MERIDIAN -- A series of crashes on the interstate in Meridian Thursday shut down the freeway for nearly five hours. Now, Idaho State Police is beginning to piece together how the crashes played out.
"I don't know of anything greater than what we've had here, yesterday," said Cpl. Brandon Eller, a crash reconstructionist for Idaho State Police.
There were at least 44 vehicles involved in what ended up being a cluster of crashes.
When the proverbial dust settles and people are safe, Idaho State Police has several teams of crash reconstructionists that put together what happened, one piece at a time, just like a puzzle.
"A lot of times we'll get called to major scenes," said Eller.
In his 21 years, there have been few crashes, if any, larger than what happened Thursday morning on Interstate 84 in Meridian.
"From an investigators standpoint you've got multiple crashes that are separate,” said Eller. “Yeah you've got 40 some odd vehicles involved, but they weren't actually all involved in the, you know, coming together and colliding with each other.”
That makes the investigation that much more complex.
"In something so large, we're going to measure the entirety of the scene if it's possible, and then essentially what we do is we combine all that evidence with photographs, statements, interviews with people involved and we essentially try to put it back together just like a piece of the puzzle," said Eller.
Those like Eller use survey equipment to mark where every vehicle is and where piles of debris are, to figure out where everything started.
Investigators will use a computer program to put in that information and create a map of each separate crash. Then from there, put each one together, again, just like a puzzle that you complete one section at a time.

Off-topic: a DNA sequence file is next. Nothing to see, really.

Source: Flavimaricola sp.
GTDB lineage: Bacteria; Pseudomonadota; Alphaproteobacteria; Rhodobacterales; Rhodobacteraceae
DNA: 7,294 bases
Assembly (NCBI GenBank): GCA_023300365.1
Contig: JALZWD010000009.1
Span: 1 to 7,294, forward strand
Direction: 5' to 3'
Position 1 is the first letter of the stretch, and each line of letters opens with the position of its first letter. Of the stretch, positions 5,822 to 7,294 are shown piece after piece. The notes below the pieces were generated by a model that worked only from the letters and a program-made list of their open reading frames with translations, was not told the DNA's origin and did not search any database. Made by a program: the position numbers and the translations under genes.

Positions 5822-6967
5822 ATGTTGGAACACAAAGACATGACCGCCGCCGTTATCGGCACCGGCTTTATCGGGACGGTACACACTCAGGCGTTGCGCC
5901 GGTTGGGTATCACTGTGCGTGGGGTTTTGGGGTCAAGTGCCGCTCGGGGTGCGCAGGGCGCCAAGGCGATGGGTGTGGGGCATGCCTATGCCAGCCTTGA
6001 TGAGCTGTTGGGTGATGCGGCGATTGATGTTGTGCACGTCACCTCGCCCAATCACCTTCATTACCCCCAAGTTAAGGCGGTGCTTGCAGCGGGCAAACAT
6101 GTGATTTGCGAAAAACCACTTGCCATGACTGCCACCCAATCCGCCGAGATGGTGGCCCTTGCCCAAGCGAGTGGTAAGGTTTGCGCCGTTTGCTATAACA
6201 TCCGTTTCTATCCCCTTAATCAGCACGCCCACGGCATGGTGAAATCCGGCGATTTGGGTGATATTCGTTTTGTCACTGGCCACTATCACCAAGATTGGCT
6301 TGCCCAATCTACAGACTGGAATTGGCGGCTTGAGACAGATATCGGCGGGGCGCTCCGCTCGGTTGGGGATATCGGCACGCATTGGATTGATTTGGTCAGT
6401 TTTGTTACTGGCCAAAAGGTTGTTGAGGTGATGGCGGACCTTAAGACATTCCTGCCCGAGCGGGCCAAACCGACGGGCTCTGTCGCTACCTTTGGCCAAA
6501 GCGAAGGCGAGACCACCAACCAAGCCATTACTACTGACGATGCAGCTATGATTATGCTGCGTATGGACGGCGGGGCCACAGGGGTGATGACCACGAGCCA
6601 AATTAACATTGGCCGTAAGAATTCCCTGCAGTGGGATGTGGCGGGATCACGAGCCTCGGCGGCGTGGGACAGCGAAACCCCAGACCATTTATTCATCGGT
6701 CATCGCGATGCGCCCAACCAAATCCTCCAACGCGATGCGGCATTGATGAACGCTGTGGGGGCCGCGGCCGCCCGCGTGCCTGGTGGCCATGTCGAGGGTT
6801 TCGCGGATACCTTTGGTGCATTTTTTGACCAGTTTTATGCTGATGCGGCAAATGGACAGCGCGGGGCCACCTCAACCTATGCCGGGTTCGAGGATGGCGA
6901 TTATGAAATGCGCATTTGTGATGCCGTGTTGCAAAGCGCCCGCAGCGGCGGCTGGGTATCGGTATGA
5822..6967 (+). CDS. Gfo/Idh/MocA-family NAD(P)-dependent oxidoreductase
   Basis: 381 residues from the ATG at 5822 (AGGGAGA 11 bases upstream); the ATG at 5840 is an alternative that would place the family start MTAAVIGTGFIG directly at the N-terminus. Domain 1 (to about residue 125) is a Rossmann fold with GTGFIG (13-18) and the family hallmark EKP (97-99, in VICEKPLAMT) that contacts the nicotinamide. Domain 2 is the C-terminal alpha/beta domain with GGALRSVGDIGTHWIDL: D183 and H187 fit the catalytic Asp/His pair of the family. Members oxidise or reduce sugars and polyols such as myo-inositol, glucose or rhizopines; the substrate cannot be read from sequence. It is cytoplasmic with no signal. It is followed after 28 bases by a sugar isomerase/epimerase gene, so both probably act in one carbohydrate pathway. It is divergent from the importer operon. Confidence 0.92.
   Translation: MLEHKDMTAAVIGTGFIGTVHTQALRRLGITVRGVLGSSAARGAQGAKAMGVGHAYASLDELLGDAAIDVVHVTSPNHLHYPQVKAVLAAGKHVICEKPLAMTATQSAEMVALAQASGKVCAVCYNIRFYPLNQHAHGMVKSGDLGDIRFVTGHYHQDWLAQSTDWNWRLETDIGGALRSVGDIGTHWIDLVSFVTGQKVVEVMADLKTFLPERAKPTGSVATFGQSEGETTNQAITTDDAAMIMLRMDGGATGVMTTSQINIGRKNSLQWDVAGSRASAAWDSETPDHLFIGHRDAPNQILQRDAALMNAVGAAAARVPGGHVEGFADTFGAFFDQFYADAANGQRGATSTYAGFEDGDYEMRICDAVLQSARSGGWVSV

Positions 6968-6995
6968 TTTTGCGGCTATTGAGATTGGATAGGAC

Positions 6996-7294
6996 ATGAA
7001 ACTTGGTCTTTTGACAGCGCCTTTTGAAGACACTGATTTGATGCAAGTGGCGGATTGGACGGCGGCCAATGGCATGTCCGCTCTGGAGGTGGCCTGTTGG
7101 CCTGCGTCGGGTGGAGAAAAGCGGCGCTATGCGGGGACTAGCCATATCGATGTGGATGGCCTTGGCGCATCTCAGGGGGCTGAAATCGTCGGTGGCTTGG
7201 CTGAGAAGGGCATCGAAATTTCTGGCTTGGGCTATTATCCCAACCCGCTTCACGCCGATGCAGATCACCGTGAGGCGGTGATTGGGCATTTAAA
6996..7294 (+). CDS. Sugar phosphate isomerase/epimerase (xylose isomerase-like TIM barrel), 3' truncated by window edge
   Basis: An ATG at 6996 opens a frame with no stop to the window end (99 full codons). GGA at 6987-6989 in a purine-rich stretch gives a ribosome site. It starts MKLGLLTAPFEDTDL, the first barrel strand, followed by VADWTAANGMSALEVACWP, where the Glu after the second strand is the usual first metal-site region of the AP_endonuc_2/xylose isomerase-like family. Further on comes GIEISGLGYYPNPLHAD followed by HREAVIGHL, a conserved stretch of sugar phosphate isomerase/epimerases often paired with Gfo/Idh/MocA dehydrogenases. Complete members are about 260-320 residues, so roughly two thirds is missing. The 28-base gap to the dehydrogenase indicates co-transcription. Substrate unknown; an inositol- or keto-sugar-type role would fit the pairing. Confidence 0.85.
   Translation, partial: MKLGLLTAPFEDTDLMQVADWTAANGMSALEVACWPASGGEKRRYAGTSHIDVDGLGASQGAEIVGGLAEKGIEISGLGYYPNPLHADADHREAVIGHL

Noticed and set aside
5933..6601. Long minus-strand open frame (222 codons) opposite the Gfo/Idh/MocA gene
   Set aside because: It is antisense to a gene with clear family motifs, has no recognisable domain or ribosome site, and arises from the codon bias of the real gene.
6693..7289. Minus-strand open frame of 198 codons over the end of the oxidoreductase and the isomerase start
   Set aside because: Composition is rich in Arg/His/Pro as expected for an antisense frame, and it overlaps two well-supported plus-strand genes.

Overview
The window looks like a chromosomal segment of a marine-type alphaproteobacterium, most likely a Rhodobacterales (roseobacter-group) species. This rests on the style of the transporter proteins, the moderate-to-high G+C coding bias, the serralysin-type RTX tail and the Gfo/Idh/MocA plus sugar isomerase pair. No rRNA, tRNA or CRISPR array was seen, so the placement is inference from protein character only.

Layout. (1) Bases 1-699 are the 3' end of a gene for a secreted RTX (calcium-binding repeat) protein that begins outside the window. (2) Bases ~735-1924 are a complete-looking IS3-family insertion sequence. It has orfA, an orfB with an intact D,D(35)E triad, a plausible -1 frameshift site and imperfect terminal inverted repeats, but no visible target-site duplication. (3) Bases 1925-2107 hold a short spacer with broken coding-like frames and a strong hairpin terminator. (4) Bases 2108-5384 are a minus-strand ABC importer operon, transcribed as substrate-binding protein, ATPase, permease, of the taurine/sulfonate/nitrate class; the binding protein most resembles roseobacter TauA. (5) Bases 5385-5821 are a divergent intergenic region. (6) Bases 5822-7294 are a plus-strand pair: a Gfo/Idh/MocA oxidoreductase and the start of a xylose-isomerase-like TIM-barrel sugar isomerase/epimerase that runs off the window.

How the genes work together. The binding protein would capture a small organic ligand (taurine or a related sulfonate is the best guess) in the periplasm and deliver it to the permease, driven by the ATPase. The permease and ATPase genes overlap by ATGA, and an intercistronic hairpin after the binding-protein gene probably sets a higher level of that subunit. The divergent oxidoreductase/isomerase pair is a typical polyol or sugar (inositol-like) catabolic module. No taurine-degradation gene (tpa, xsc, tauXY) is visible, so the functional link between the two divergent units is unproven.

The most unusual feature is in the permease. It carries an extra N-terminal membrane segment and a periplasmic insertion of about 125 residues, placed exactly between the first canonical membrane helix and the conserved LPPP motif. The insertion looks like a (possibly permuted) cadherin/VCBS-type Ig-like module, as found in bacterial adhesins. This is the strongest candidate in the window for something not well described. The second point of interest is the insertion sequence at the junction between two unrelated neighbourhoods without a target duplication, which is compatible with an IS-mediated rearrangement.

"Some of them might be done at this point, others may take several weeks to come up, and some of them we might not have a final answer ever," said Sgt. Fred Rice who was on the scene for Thursday’s crash.
Even though there were no fatalities and those injured are expected to survive, there could still be civil lawsuits that will use this information.
"In these months, you have to go slower. You have to go slower,” said Eller. “You cannot drive at 65 miles per hour on ice and expect to maintain control."
The driver of a black car that was nothing more than a pile of metal when everything was over, suffered the most significant injuries, according to ISP.
He's currently at Saint Alphonsus in Boise in serious condition with what police says are leg injuries. ISP credits paramedics and firefighters for work fast to keep the Meridian man alive.
Idaho State Police has issued several citations already for driving too fast for the conditions. They say more citations could come as they get deeper into the investigation.